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Naggar: new centre latest in technology

Naggar: new centre latest in technology



Grid control centre extends Alstom role

Grids are becoming increasingly complex and require upscale technology which Alstom has been able to provide

May 2014

Alstom Grid, one of the world leaders in high voltage transmission systems and equipment, recently commissioned the new main control centre for the Gulf Cooperation Council International Authority (GCCIA) power grid network in Damman.

The new centre replaces the old control centre in Guhnan which is now a back-up control centre. The GCCIA project is the Gulf’s first energy highway connecting the power grids of six Gulf member states through a 1.2 GW high-performance High Voltage Direct Current (HVDC) connection.

The GCCIA is an organisation formed in July 2001 to create an integrated and sustainable energy economy amongst the GCC states. The new centre supervises the operation of the transmission grid interconnecting Saudi Arabia, Bahrain, the UAE, Qatar, Kuwait and Oman. It guarantees the efficiency and safety of the power grid and enables the recording and billing of energy transactions between the different countries. The centre enables operations on all interconnection substations of the GCCIA.

“We have been associated with the authority since it was created. We also did the Guhnan centre. With the construction of the new headquarters, the GCCIA wanted to put a main control centre in the new building and use the old one as a backup,” said Jihad Arabi, regional managing director, Near and Middle East, automation/ network management solutions, Alstom. 

“The new centre has all the necessary systems to manage the whole network.  It also has something called the wide area monitoring system to ensure stability and reliability of the network,” he said.

Karim El Naggar, vice-president, network management solutions, Alstom, said: “We are very excited about this centre as it extends our presence in the region. Historically we have a strong presence in the Middle East and are currently managing 65 per cent of the energy flow in the Gulf.

Alstom Grid has been present in Saudi Arabia for more than three decades. Alstom delivered the first electrical substations in the Hail region in the 1980s.

The GCCIA project was a challenge as while Saudi Arabia runs its electricity transmission network at 380 kV, 60 Hz the other five countries use 400 kV, 50 Hz. Based on the asynchronous nature of the states to be interconnected, the best solution was to add an HVDC interconnection.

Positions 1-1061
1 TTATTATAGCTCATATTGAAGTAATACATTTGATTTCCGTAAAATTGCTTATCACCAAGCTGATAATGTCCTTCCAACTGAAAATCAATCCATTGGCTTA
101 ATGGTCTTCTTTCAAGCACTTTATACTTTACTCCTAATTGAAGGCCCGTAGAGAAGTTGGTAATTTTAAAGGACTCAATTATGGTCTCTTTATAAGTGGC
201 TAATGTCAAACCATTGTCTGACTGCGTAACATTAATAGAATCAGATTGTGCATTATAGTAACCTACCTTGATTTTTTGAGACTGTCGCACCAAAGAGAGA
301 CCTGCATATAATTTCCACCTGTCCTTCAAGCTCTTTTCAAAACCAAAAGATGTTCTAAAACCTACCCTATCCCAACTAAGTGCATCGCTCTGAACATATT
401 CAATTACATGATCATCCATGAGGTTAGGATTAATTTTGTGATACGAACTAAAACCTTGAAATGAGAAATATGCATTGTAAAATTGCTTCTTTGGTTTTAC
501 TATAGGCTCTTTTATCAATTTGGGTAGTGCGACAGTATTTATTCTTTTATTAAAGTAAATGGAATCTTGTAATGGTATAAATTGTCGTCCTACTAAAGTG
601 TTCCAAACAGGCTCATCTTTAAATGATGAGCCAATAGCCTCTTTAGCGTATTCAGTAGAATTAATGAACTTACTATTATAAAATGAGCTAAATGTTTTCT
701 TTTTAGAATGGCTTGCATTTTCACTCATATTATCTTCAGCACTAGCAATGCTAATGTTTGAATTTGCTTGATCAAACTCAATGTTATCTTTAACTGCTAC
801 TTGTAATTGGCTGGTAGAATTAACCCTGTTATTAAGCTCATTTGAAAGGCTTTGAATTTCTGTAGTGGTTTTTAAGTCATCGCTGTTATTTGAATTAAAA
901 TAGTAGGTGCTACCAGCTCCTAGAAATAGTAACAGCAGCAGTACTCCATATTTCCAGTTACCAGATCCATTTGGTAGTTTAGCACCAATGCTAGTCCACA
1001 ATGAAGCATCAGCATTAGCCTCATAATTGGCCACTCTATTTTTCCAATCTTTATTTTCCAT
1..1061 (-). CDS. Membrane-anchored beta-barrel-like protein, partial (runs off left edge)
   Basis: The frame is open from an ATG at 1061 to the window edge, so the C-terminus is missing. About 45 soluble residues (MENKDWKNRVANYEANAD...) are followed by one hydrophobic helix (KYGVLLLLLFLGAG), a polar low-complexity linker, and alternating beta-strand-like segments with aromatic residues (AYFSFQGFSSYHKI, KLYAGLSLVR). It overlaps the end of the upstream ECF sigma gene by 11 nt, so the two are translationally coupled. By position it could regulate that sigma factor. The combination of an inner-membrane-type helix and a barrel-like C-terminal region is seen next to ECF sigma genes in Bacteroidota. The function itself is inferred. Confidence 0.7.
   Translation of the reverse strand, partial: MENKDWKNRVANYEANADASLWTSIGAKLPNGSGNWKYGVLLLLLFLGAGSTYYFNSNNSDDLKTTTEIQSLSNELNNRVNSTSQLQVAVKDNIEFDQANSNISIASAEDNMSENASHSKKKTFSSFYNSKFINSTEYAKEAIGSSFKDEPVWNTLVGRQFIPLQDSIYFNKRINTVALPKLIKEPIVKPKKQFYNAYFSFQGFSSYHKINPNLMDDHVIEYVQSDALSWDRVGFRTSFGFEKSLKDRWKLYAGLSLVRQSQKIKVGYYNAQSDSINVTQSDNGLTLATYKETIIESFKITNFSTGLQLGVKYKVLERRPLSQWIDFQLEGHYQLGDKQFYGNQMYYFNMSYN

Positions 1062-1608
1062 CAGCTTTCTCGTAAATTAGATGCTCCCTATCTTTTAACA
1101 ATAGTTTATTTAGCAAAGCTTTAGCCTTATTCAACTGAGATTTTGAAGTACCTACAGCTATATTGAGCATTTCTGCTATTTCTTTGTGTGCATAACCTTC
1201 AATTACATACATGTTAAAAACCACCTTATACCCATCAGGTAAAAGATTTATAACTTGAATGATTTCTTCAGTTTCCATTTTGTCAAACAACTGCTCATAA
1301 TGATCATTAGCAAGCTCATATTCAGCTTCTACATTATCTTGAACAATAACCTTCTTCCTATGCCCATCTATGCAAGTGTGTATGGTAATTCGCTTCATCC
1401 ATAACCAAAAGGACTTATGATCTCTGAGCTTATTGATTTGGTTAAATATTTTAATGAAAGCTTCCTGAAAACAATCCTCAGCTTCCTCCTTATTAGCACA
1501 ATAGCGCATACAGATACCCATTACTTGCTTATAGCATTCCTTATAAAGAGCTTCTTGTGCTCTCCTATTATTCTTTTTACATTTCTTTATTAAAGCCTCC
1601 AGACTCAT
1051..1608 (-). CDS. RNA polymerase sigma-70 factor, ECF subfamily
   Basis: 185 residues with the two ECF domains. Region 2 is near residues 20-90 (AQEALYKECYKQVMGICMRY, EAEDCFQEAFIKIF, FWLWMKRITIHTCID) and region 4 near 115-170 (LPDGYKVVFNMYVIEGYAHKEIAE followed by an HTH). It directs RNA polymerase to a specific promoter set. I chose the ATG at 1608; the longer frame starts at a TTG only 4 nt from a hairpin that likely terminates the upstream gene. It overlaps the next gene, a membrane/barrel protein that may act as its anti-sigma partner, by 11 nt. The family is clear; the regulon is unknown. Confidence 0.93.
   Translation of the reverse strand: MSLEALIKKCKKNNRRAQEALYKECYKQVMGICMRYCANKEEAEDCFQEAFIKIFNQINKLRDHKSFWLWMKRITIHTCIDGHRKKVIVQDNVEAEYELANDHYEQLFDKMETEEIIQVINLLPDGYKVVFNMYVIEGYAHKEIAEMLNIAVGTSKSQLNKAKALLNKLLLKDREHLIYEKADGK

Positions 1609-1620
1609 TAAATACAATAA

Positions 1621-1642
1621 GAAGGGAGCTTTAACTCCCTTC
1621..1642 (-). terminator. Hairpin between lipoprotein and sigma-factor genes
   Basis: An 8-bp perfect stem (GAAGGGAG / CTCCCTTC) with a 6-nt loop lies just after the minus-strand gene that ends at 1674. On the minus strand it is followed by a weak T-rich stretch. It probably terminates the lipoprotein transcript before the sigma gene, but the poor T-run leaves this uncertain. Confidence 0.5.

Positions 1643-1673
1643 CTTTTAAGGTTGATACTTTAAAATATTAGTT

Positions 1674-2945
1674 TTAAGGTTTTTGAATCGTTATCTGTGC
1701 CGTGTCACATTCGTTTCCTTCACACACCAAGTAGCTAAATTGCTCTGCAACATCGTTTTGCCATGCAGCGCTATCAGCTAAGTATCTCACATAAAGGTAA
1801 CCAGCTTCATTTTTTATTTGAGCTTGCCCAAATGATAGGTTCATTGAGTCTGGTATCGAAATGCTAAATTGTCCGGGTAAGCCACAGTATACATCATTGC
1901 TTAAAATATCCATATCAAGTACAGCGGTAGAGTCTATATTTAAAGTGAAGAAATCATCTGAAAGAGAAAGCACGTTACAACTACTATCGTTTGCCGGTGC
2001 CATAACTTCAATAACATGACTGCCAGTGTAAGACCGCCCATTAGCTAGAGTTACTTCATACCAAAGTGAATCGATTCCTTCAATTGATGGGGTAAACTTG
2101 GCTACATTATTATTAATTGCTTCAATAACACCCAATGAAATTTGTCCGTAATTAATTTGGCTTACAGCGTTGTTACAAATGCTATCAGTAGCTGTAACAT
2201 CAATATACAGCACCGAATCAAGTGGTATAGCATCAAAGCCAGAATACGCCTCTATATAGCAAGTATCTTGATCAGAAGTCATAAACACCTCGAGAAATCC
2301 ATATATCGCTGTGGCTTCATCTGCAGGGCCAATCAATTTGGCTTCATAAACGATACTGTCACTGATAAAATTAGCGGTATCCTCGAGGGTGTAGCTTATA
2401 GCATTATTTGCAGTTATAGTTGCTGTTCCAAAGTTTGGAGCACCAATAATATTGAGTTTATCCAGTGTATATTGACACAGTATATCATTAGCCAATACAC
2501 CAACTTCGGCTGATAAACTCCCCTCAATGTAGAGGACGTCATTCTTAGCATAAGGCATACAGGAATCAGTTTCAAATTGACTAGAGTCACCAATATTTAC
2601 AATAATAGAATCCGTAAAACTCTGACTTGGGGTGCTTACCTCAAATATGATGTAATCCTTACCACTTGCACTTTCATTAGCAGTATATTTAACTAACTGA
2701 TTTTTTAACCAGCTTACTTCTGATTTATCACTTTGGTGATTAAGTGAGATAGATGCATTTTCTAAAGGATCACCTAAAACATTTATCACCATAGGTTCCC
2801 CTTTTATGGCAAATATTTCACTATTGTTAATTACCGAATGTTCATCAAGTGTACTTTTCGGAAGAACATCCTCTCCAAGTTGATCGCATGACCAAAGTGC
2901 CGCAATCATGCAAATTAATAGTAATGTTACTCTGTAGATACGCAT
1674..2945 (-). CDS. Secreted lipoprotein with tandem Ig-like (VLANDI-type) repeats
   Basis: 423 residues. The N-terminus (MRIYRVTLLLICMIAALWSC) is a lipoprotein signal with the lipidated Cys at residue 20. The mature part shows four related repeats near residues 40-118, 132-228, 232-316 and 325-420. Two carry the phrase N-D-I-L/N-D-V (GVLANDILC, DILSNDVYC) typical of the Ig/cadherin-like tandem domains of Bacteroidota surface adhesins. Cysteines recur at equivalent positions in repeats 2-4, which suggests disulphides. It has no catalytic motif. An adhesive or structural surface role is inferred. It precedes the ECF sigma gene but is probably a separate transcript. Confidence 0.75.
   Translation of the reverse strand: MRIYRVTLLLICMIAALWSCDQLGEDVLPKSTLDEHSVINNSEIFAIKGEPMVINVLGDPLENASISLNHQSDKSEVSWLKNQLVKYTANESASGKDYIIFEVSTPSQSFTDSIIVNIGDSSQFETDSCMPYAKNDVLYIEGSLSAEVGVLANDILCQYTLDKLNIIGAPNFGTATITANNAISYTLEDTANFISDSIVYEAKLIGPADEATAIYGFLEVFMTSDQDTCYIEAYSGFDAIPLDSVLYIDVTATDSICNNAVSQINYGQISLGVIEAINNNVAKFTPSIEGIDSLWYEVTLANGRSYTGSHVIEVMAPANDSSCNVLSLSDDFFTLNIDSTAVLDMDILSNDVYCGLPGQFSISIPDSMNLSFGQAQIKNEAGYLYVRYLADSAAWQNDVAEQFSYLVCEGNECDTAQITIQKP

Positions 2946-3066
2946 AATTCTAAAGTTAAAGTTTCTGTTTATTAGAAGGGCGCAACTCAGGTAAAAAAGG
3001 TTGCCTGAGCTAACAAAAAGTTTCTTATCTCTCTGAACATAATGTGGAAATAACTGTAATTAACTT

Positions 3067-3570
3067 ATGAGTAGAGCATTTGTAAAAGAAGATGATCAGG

This 1800 MW HVDC station is the interconnection point between Saudi Arabia and other five Gulf states’ network.

One of the main functions of HVDC is to constantly look for the occurrence of power generation loss in the interconnected networks. When loss is detected, the HVDC link injects power into the system and, through the use of frequency control, restores the system to normal conditions.

“The GCCIA project brings together all the latest in technology. We have the latest generation of Scada control systems and, in addition to that, we are bringing online stability solutions,” said Naggar.

The project is also indicative of the trends we are seeing in the region for higher technology. We are witnessing greater and greater demand for advanced solutions. The GCCIA is connected to the other countries through control centres in each of the countries and most of these control centres have been provided by Alstom.

“Today Alstom is a leader in control centres. The industry is becoming very R&D intensive from the suppliers’ point of view. We have been able to sustain a high level of R& D investments over the last four to five years largely because of our success in the market,” said Naggar.

“The grids today are becoming more and more complex, not because the suppliers like them to be complex but the way electricity is consumed and produced today. Our role here is to support our customers and help in maintaining supply security and network stability. For that we need more real-time solutions. There is a need for more and more investments to keep up to the requirements. That is where we are able to support our customers while others are finding it difficult,” he added.

Earlier this year Alstom opened its first Smart Grid Centre in the Middle East in Dubai. The move is a major step in its long-term commitment to providing sustainable electricity infrastructure to the UAE and the region.




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